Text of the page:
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Is Alzheimer’s disease genetic?

Researchers do not know the exact cause of Alzheimer’s disease, but it is most likely due to a combination of a variety of genetic and other factors. Genetic research is concentrating on the role of heredity-the transmission of qualities and illnesses from parents to children-in determining risk of, and development of, Alzheimer’s disease.

How does heredity work?

Every healthy person has 46 chromosomes in 23 pairs. Usually, people receive one chromosome in each pair from each parent. In each chromosome, DNA forms two long, intertwined, thread-like strands that carry inherited information in the form of genes.

Genes are the basic units of heredity that can direct almost every aspect of the construction, operation, and repair of living organisms, although the patient’s environment, lifestyle, diet, etc. also play a role. Each gene is a set of chemical instructions that tells a cell how to make one of the many unique proteins in the body.

Is Alzheimer’s disease hereditary?

Genetic research has turned up evidence of a link between Alzheimer’s disease and genes on four chromosomes, labelled numerically as 1, 14, 19 and 21.

The APOE gene on chromosome 19 has been linked to late-onset Alzheimer’s disease, which is the most common form of the disease. Dozens of studies around the world have confirmed that inheritance of one particular variant of the APOE gene, termed APOE4 or E4, increases the lifetime risk of developing Alzheimer’s disease the most.

One of the puzzles surrounding APOE is why some people with the APOE4 variant do not develop Alzheimer’s disease and why, conversely, many people develop the disease even though they have not inherited APOE4 APOE, in other words, although clearly influencing the risk of developing Alzheimer’s, is not a consistent genetic marker for the disease.

What is the role of genetics in familial Alzheimer’s disease (FAD)?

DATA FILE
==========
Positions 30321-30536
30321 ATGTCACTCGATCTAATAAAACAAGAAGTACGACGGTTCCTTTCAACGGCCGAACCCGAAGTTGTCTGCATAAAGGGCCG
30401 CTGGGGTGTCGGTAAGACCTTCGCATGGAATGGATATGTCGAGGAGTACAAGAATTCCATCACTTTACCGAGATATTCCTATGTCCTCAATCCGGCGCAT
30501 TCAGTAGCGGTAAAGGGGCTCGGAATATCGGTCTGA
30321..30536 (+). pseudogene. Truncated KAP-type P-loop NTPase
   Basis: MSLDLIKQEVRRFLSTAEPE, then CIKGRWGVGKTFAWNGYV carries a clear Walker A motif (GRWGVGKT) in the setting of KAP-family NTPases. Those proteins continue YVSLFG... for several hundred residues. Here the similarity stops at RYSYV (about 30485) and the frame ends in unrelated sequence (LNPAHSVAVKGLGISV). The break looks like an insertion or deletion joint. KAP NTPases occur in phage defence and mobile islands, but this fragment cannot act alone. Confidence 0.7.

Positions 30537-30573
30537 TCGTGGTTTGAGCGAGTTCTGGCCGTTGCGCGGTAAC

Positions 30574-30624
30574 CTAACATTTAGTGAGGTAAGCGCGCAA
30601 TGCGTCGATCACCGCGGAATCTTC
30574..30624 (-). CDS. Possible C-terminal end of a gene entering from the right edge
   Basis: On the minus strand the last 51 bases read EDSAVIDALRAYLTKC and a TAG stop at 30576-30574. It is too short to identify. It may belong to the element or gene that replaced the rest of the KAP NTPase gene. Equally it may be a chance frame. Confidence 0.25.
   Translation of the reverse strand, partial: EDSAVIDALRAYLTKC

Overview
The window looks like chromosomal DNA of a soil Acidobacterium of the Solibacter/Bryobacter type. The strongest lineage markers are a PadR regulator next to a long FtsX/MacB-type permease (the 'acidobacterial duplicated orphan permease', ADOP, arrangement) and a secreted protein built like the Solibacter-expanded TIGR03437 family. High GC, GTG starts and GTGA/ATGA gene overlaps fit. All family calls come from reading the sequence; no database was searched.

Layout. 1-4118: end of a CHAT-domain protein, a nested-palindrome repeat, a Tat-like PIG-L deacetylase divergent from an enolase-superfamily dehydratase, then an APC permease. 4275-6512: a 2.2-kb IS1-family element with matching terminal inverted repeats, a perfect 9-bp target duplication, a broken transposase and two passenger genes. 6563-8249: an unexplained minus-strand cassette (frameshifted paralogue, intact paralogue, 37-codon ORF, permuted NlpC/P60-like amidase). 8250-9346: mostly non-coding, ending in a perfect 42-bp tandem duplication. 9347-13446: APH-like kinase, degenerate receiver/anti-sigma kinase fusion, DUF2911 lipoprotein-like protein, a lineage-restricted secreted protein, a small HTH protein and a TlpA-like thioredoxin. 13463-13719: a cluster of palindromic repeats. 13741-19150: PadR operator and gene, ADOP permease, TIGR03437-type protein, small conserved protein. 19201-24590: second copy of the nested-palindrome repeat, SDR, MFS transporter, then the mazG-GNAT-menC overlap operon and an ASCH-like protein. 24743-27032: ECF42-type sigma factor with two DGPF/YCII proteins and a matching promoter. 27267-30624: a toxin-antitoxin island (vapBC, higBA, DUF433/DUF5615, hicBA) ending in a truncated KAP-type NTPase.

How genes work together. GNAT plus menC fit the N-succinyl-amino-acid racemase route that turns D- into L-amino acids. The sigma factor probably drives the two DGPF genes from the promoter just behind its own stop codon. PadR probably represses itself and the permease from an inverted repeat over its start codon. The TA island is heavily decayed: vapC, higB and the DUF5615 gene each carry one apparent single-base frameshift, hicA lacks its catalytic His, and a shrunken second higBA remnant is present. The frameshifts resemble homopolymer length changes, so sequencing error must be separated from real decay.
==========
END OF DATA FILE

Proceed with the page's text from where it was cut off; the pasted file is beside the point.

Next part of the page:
Alzheimer’s disease strikes early and fairly often in certain families, often enough to be singled out as a separate form of the disease and given a label: early-onset familial Alzheimer’s disease, or FAD. Combing through the DNA of these families, researchers have found an abnormalities in three genes - on chromosomes 21, 14, and 1. Each chromosome abnormality is common in a few specific families who tend to develop the disease in their 30s and 40s.

The chromosome 21 gene also intrigues Alzheimer’s researchers because of its role in Down’s syndrome. People with Down’s syndrome have an extra copy of chromosome 21 and, as they grow older, usually develop abnormalities in the brain like those found in Alzheimer’s disease.

Few researchers think that the search for Alzheimer’s genes is over. Most investigators are convinced that there are many more genes involved in Alzheimer’s disease and, moreover, that other conditions must also be present for the disease to develop. One of these conditions may be a problem with the way in which nerves turn sugar, or glucose, into energy, a process known as glucose metabolism.

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WebMD Medical Reference

Medically Reviewed by Dr Rob Hicks on August 17, 2012

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